Society for Linguistic Anthropology
Oral Presentation Session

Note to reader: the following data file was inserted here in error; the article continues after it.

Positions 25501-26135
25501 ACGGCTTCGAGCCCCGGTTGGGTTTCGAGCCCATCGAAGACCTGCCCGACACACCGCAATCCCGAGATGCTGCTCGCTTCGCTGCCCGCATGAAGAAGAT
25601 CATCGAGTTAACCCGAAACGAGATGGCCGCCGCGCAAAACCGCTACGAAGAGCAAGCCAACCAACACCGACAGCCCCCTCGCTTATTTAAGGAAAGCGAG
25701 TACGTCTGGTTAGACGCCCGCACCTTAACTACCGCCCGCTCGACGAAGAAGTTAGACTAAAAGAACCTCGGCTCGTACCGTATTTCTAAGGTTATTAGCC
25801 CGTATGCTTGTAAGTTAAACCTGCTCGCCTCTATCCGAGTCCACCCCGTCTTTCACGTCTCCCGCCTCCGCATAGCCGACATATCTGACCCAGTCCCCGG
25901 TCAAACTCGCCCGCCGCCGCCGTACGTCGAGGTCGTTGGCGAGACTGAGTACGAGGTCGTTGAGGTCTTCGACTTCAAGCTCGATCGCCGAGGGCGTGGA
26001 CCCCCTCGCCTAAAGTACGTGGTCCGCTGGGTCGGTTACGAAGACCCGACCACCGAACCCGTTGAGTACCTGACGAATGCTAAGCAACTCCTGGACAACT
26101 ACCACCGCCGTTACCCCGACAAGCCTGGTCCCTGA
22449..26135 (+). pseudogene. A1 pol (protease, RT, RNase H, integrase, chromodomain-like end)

Linguistic anthropologists and language activists face a dilemma when it comes to studying multilingual indigenous communities. What language should they choose when speaking with research participants and community members? This decision matters. In many cases, the language that a researcher chooses to open an interaction will determine how they are perceived, as well as the response. A greeting, question, or claim made in one language is likely to be answered in that language. Given that such decisions will, inevitably, shape the analysis and documentation of indigenous languages, we need to better understand their influence. In this paper, I suggest a way forward. I argue that researchers should embrace the so-called “observer’s paradox” that accompanies language choice in multilingual indigenous communities. Doing so requires acknowledging that a researcher’s identity, speech, and affordances will shape their impressions of a particular linguistic environment. Only by foregrounding these considerations, I argue, can we begin to develop new approaches and research strategies. I begin to explore these strategies drawing on my experiences as a native bilingual anthropologist studying language mixing among my own “natives” – the Sakha people. In particular, I examine the extent to which my positionality shaped ethnographic data that I collected during yearlong fieldwork in Yakutsk, Russia’s Far East. By varying my choices of language when interacting with participants, and by appreciating how these variations can affect the outcome of an interaction, I show how researchers can leverage the observer’s paradox to gain deeper insight into the linguistic practices of indigenous communities.